Quantum Interference May Be Key to Smaller Insulators: Breakthrough could jumpstart further miniaturization of transistors June 6th, 2018

Discoveries

The relationship between charge density waves and superconductivity? It's complicated July 19th, 2018

FEFU scientists reported on toxicity of carbon and silicon nanotubes and carbon nanofibers: Nanoparticles with a wide range of applying, including medicine, damage cells of microalgae Heterosigma akashivo badly. July 18th, 2018

In borophene, boundaries are no barrier: Rice U., Northwestern researchers make and test atom-thick boron's unique domains July 17th, 2018

Tuning into quantum: Scientists unlock signal frequency control of precision atom qubits July 16th, 2018

Announcements

The relationship between charge density waves and superconductivity? It's complicated July 19th, 2018

Sirrus's Issued Patent Portfolio Continues To Accelerate July 18th, 2018

FEFU scientists reported on toxicity of carbon and silicon nanotubes and carbon nanofibers: Nanoparticles with a wide range of applying, including medicine, damage cells of microalgae Heterosigma akashivo badly. July 18th, 2018

In borophene, boundaries are no barrier: Rice U., Northwestern researchers make and test atom-thick boron's unique domains July 17th, 2018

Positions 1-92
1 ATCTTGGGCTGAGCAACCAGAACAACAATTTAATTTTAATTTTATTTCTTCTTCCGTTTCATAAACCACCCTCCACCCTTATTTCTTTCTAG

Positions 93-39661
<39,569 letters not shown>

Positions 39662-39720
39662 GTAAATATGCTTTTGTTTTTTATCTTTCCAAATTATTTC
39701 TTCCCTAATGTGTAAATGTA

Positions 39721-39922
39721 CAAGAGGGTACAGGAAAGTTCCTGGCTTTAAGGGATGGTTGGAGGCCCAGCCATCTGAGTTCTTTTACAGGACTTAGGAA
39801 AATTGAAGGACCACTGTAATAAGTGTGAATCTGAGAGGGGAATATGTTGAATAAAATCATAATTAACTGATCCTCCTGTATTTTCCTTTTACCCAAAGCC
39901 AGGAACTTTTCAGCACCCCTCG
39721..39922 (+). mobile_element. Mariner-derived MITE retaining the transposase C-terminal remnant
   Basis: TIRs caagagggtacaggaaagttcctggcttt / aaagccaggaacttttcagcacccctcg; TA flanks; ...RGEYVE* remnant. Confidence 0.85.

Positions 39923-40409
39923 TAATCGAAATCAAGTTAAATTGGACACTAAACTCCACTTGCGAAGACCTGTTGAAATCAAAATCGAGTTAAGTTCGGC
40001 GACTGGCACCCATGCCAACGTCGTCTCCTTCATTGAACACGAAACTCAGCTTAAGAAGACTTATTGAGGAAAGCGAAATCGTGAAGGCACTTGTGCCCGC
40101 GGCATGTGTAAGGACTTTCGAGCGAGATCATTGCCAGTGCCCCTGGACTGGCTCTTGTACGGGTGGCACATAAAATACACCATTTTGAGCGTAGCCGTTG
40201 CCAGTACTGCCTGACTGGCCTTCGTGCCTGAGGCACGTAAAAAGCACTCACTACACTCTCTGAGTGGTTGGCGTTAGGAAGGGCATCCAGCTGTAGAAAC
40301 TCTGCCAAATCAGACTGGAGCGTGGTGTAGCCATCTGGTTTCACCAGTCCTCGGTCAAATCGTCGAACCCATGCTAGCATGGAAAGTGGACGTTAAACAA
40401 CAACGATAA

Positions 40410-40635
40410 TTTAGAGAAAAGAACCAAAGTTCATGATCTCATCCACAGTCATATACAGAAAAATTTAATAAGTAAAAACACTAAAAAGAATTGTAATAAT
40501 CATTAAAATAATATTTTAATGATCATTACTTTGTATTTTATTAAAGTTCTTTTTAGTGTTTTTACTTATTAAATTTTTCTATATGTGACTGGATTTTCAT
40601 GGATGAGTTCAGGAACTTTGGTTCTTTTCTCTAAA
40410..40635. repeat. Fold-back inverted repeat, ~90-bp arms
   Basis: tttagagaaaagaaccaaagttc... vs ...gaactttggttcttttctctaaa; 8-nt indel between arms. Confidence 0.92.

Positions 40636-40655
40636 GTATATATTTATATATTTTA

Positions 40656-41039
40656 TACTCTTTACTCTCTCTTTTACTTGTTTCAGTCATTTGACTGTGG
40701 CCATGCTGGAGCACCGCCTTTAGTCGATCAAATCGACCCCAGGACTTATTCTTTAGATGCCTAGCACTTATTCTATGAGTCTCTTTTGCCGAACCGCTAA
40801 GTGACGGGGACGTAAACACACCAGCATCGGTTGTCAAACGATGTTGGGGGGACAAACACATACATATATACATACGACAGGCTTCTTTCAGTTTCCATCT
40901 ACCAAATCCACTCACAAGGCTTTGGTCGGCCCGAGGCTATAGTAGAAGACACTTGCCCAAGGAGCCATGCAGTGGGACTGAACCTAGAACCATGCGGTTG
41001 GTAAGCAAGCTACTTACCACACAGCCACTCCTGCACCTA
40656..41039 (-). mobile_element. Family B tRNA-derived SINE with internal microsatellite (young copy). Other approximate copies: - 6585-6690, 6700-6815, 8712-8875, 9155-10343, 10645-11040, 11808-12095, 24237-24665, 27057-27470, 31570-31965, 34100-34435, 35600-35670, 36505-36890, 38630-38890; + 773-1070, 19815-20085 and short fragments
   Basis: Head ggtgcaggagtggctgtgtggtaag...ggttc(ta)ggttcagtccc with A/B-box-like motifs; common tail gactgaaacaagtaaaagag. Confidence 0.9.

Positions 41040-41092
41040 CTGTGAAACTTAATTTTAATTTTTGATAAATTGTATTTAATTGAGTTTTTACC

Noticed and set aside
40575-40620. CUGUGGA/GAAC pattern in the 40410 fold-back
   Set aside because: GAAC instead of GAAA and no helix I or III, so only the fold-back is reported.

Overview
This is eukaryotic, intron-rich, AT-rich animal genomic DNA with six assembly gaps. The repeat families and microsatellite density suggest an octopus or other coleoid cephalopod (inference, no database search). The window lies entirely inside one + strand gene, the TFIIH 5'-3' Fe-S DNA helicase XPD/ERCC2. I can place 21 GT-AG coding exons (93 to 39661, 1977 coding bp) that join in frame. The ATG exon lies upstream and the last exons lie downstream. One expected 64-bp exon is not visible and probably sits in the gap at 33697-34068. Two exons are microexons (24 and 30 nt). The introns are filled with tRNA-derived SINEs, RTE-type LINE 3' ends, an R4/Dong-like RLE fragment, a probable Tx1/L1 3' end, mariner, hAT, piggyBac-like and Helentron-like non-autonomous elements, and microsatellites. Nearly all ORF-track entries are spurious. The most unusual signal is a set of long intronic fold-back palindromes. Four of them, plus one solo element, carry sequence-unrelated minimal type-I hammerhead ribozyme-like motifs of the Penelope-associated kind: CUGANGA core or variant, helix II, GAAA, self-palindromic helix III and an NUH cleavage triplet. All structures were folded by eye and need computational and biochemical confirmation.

Interviews/Book Reviews/Essays/Reports/Podcasts/Journals/White papers

The relationship between charge density waves and superconductivity? It's complicated July 19th, 2018

FEFU scientists reported on toxicity of carbon and silicon nanotubes and carbon nanofibers: Nanoparticles with a wide range of applying, including medicine, damage cells of microalgae Heterosigma akashivo badly. July 18th, 2018

In borophene, boundaries are no barrier: Rice U., Northwestern researchers make and test atom-thick boron's unique domains July 17th, 2018

Tuning into quantum: Scientists unlock signal frequency control of precision atom qubits July 16th, 2018

NanoNews-Digest
The latest news from around the world, FREE



  Premium Products
NanoNews-Custom
Only the news you want to read!
 Learn More
NanoStrategies
Full-service, expert consulting
 Learn More











ASP
Nanotechnology Now Featured Books




NNN

The Hunger Project